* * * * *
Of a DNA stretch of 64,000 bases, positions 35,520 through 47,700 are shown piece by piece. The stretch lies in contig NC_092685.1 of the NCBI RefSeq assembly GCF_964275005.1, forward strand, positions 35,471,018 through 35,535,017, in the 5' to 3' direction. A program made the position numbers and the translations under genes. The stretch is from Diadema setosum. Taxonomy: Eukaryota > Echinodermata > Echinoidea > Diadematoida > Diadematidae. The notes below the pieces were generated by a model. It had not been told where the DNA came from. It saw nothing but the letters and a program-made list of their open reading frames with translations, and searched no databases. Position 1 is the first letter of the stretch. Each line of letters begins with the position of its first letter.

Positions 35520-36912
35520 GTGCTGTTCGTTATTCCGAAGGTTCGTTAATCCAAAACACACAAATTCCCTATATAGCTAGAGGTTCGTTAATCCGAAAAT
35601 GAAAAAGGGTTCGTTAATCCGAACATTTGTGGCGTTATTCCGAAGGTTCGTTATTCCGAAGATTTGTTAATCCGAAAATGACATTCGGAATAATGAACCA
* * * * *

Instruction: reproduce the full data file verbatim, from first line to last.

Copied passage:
Of a DNA stretch of 64,000 bases, positions 35,520 through 47,700 are shown piece by piece. The stretch lies in contig NC_092685.1 of the NCBI RefSeq assembly GCF_964275005.1, forward strand, positions 35,471,018 through 35,535,017, in the 5' to 3' direction. A program made the position numbers and the translations under genes. The stretch is from Diadema setosum. Taxonomy: Eukaryota > Echinodermata > Echinoidea > Diadematoida > Diadematidae. The notes below the pieces were generated by a model. It had not been told where the DNA came from. It saw nothing but the letters and a program-made list of their open reading frames with translations, and searched no databases. Position 1 is the first letter of the stretch. Each line of letters begins with the position of its first letter.

Positions 35520-36912
35520 GTGCTGTTCGTTATTCCGAAGGTTCGTTAATCCAAAACACACAAATTCCCTATATAGCTAGAGGTTCGTTAATCCGAAAAT
35601 GAAAAAGGGTTCGTTAATCCGAACATTTGTGGCGTTATTCCGAAGGTTCGTTATTCCGAAGATTTGTTAATCCGAAAATGACATTCGGAATAATGAACCA